Table Lu02: Descriptions of land type association (LTA) groups and condensed descriptions of the 11 LTAs (underlined in bold) within the South Grand River Watershed
Alluvial Plains Group
Landform: The Alluvial Plains group represents the broad floodplains of the Osage and South Grand Rivers. The floodplains included in this group are at least on mile wide with essentially no local relief other than that associated with terraces.
Soils: Soils are, for the most part, very deep and formed in alluvial materials of variable loamy, sandy, silty, and clayey textures. Both moderately drained and poorly drained hydric soils are common. The rivers have been extensively channelized and siltation related to agricultural runoff is prevalent.
Historic Vegetation: Historic vegetation included extensive bottomland prairie (39-54%) and numerous wetlands, including marshes, shrub swamps, and oxbow lakes. Substantial bottomland forest also occured, especially on the higher, more well drained bottoms. Flooding and fire were important disturbance regimes which created and maintained a unique and diverse ecosystem.
Current Conditions: Current land cover varies with LTA. The Scared Osage Alluvial Plains support extensive row crop agriculture (57%). In the South Grand and Four Rivers Alluvial Plains LTAs, extensive flooding and wetlands are more common. Consequently, cropland cover is lower (20-30%) and forest (28-33%) and water (17-19%) cover is higher. Widespread channelization, draining and levee systems are in place throughout, altering the natural hydrology and stream quality. While there are more remaining wetlands in these LTAs than the others, most have been drained or eliminated and existing wetlands suffer from severely altered hydrology, siltation, and agricultural runoff.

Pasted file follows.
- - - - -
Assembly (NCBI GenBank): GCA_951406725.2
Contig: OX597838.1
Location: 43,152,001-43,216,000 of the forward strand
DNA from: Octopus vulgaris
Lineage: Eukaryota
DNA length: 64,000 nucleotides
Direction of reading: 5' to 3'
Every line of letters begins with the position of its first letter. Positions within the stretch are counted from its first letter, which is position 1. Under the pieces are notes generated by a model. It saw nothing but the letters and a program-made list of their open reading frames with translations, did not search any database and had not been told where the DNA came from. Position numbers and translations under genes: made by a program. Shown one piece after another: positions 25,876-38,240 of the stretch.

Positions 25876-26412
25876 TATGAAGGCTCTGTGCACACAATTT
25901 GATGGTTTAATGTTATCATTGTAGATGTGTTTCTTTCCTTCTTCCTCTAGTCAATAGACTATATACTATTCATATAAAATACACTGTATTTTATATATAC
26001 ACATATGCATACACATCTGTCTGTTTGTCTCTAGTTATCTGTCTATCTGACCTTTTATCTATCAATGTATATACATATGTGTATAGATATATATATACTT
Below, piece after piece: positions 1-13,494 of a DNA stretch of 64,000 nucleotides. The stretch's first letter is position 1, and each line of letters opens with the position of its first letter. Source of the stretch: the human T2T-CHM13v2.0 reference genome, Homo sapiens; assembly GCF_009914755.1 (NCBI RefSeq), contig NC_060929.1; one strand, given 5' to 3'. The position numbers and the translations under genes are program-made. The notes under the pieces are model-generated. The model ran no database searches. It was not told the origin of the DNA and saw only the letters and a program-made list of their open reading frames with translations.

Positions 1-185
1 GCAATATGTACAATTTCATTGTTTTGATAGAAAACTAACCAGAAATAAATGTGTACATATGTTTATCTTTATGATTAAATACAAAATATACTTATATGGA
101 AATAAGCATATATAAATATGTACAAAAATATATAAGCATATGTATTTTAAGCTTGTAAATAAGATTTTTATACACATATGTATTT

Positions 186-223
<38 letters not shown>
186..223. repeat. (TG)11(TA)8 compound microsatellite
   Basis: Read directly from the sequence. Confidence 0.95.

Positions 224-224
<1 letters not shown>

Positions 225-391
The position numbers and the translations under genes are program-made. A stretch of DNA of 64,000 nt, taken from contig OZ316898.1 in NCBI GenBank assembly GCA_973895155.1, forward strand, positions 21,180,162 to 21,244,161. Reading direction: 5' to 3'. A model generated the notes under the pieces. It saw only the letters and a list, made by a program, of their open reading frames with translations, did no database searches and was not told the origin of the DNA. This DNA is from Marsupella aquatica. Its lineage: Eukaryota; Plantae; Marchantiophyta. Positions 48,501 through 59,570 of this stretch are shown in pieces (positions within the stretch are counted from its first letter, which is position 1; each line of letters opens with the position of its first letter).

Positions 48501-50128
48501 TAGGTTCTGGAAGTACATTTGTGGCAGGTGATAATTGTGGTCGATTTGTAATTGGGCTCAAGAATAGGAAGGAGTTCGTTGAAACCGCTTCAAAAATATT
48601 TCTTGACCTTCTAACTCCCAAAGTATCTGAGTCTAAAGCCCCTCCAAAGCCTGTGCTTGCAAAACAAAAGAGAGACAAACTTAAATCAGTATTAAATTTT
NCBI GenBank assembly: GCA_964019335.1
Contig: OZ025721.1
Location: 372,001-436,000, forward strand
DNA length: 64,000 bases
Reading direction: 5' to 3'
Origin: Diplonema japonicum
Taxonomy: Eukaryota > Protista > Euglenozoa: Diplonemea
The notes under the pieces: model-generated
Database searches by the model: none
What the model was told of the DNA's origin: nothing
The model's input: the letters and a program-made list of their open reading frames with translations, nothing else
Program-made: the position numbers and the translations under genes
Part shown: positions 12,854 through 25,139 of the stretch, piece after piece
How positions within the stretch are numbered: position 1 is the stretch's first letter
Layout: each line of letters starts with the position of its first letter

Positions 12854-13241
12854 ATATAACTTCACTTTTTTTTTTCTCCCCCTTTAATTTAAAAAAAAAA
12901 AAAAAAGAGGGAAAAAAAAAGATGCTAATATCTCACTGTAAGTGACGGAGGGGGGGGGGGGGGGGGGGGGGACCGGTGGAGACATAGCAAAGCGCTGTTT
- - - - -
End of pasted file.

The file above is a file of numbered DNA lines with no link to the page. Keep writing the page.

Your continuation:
Scarped Osage Alluvial Plains: Valleys more narrow with higher gradient streams and more extensive cropland.
South Grand Alluvial Plains: Very broad bottoms; Truman Lake high water zone; some large blocks of remaining timber.
Landform: The Prairie Plains consist of broad flat uplands sloping gently down to very broad and flat bottoms. Local relief is less than 75 feet. Streams are mainly low gradient.
Geology: Geology primarily consists of Pennsylvanian limestone, sandstone, or shale overlain by a layer of loess.
Soils: Soils are primarily deep and somewhat poorly drained, especially on the smoothest landscapes. Streams deeply entrenched in silty substrates.
HistoricVegetation: The Prairie Plains represented some of the largest, most continuous expanses of prarie in Missouri. Historic prairie cover was greater than 80% for most LTAs in this group. Savannas occurred as isolated groves or narrow ribbon-like areas along streams. Wetlands occurred in lower more poorly drained areas.
Current Conditions: Currently the Prairie Plains consist of a mosaic of cropland and grassland. The grasslands are primarily fescue pasture and hay land. Less than 15% of these LTAs are timbered. Areas that are timbered consist primarily of invasive tree species such as elm, hackberry, and shingle oak. Few quality native prairies or oak savannas are known. Existing prairie remnants are traditionally native prairie hay meadows. Streams are often deeply encised and suffer heavy siltation and altered hydrology.
Belton High Prairie Plain: High, flat, loess covered upland divide at the head of the South Grand River drainage.
Four Rivers Low Prairie Plains: Low plains flanking the middle Osage River and tributaries. These plains occur mainly on shale.
Osage Prairie Plains: The flattest upland surfaces within the Scarped Osage Plains subsection. These occur mainly on Kansas City shale and limestone.